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Performance Considerations in a Program  RSS feed

 
Vaibhav Gargs
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Can you please share your experiences for performance considerations in a Java program. What are the good/bad practices in general?
 
Campbell Ritchie
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Let's duplicate this discussion in our Performance forum.
  • 1: Forget about performance. Only worry about performance if somebody complains the program is running slowly.
  • 2: Write straightforward code. Plain simple code which can easily be read and maintained. Forget about performance. Maintenance is much more important. Then search for the conversation with Brian Goetz where he tells you to write dumb code.
  • 3: Use efficient algorithms: you need to know why bubble sort is inefficient and under which circumstances bubble sort will run faster than merge sort.
  • 4: Use the standard techniques to avoid memory leaks and resource leaks.
  • 5: Don't try to guess where your performance bottlenecks are. Unless you have measured the performances of single blocks, your guess will have a high chance of being incorrect and you will make things worse by optmising the wrong part of the code. There are profilers which will look for bottlenecks for you: be sure to use them.
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    Vaibhav Gargs
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    Thanks Campbell!

    Can you please elaborate and give some examples for Point 4.
     
    Campbell Ritchie
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    Start with try with resources.
    Whenever you add something to a List or array, consider whether it will be needed as long as the lifetime of the data structure. Joshua Bloch in Effective Java explains that you would have to remove an element from the backing data structure when popping something from a stack implementation.
    Consider weak references and similar.
    As you see, there aren't that many instances where you are at risk of leaks.
     
    fred rosenberger
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    I would also elaborate a bit on #1. Just because someone says it runs slowly doesn't mean you should change your code.  You should have a documented reason and expectation before making changes. A user may complain if it takes more than a second to get a response, but if they spend a minute entering data on a form, is it worth the time and money to speed things up?  Is it worth the added cost of maintaining the more complex code to save a user 30 seconds out of an hour?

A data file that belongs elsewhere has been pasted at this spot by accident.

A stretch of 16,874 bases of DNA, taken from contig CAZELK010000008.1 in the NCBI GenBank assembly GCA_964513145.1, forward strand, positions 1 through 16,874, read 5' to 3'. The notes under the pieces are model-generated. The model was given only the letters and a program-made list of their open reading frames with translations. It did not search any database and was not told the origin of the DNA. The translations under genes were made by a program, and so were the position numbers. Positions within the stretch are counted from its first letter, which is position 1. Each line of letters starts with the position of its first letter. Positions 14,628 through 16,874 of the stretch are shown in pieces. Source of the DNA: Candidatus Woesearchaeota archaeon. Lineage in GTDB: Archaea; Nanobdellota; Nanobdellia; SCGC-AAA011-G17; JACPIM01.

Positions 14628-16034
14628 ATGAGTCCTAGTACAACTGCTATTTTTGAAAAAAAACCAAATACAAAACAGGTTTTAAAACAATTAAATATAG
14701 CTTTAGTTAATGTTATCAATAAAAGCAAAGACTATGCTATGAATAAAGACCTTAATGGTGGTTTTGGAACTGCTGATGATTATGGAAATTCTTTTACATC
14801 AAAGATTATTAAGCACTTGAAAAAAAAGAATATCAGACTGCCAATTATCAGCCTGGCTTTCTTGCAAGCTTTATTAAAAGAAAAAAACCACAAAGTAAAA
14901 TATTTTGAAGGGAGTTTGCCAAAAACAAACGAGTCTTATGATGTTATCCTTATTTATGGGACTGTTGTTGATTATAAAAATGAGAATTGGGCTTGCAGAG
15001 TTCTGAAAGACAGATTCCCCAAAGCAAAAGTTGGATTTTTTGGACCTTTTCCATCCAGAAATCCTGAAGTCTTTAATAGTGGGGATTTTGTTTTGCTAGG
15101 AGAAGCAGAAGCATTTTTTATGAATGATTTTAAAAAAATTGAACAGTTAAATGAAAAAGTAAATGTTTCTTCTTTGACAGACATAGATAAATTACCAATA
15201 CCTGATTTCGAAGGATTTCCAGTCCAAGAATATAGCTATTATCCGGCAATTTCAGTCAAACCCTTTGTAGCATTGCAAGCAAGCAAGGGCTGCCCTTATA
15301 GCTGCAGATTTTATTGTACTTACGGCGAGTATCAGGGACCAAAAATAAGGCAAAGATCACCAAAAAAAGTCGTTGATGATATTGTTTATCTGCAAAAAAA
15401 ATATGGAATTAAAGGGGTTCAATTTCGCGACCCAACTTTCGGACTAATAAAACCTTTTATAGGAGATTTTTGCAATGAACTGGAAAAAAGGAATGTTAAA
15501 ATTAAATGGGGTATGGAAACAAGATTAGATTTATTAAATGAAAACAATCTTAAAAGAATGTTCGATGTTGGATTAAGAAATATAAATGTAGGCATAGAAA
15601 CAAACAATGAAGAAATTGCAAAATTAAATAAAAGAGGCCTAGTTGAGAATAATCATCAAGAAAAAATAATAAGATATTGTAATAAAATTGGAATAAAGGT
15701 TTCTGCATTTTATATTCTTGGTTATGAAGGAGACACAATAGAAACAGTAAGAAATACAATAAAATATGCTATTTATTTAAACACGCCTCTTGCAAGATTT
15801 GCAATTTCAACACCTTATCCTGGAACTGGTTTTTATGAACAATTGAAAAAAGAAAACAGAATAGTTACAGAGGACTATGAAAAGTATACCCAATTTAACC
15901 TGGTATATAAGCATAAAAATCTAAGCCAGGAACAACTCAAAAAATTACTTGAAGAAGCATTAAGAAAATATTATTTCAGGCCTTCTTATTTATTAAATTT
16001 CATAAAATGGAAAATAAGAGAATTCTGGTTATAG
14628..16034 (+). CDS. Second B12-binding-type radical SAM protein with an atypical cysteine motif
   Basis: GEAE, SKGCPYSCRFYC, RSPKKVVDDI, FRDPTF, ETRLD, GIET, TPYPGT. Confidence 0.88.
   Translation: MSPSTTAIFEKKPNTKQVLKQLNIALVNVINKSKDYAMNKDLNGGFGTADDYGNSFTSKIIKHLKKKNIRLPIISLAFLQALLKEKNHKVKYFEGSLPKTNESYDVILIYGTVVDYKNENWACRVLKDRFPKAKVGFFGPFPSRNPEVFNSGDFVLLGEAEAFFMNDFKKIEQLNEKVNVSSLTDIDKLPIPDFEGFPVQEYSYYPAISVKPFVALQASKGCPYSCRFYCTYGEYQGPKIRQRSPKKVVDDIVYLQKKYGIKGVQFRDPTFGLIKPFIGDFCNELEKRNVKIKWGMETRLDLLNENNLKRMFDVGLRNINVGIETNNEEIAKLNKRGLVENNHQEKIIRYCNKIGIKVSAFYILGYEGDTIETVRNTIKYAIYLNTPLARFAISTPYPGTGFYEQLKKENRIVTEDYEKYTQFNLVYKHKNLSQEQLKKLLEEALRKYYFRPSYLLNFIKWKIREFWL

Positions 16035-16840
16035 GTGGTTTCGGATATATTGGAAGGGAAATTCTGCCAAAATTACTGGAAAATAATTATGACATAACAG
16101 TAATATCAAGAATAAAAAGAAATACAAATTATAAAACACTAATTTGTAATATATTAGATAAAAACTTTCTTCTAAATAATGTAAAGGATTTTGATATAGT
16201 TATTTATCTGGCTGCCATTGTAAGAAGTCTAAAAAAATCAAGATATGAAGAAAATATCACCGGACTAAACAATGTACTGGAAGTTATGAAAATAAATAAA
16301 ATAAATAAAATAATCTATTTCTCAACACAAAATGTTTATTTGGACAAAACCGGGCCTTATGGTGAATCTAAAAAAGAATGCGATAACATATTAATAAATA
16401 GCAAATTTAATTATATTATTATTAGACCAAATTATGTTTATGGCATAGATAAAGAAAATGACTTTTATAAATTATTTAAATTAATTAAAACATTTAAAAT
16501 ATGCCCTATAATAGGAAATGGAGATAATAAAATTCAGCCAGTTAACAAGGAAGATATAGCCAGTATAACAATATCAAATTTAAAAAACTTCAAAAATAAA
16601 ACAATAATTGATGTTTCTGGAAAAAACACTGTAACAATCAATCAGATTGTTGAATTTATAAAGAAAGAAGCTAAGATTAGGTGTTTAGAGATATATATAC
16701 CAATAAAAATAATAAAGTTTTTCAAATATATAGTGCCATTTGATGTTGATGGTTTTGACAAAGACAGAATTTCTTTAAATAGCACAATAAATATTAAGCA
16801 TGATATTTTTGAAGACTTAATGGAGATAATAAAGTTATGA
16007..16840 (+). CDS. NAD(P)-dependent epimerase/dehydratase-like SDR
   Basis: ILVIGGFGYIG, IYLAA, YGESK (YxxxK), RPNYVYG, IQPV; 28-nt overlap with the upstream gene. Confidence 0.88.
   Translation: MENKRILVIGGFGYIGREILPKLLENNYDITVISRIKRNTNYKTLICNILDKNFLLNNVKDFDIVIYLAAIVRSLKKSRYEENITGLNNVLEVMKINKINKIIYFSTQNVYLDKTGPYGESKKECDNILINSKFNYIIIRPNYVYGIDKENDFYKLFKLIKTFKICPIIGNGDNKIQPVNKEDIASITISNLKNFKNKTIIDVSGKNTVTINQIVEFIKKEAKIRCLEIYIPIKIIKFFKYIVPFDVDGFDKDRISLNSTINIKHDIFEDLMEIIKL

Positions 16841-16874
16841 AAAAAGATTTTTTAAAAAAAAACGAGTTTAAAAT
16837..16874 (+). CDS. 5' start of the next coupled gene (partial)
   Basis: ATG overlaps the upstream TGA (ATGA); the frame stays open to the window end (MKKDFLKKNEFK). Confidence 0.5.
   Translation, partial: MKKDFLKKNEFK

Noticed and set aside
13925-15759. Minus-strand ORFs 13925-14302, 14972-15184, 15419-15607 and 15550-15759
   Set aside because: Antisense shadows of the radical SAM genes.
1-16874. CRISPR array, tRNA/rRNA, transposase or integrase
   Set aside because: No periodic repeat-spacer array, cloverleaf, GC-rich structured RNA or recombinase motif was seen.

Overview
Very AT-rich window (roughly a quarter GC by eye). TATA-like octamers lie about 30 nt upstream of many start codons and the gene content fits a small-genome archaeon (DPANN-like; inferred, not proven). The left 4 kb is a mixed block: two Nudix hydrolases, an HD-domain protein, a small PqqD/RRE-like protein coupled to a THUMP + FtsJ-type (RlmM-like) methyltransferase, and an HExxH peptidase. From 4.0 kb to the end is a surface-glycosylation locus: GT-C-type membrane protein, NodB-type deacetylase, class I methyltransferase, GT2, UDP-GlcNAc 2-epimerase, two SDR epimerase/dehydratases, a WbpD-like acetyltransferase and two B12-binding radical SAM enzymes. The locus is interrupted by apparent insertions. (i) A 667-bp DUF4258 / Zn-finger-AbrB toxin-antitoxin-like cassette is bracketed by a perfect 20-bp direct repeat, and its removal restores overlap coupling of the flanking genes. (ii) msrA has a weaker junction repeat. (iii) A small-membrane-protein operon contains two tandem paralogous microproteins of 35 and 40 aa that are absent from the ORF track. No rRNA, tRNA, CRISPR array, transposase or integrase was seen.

Now, if you are programming a missle guidance system, where a delay can cause it to land 2 miles off course, then yes, you have real and legitimate time constraints. If you are dosing a cancer patient with radiation, then yes, you want to be sure you turn the beam off after the exact right number of miliseconds (micro? i don't know...).

    Another consideration...often it's not improvaing the program that is the best use of your resource.  a faster CPU, more memory, or a bigger network pipe may provide a better solution at a cheaper price than writing more complex code.
     
    mohammad shadab
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    Just think will program will execute on its best .
    same output can be produced in 10 minutes by writing dirty code . And same output can be produced in 5 minutes using good code.

    consider your memory consumption
    consider time it takes to execute
    consider any blackhole which can make your program to run for long time or for infinite time (example infinite loops)
    know number of user will use program, let say you have 100 MB mory to run program and your program reads some data thru buffers and yiu set buffer size 5 MB so as soon as 20 user start using same program (20*5=100) you will run out of memory and program will halt, so know numver of user and custimize your things.
    consider if you are i tracting with database , database has optimized queries.
    consider your program does not run to fetch un necessary data from db.
    consider you database not loaded with hell number of queries, try to group quries.
    consider you do use connevtion pooling for db .

    If you can tell which type of program you are talking about  then there is alot to speak.
     
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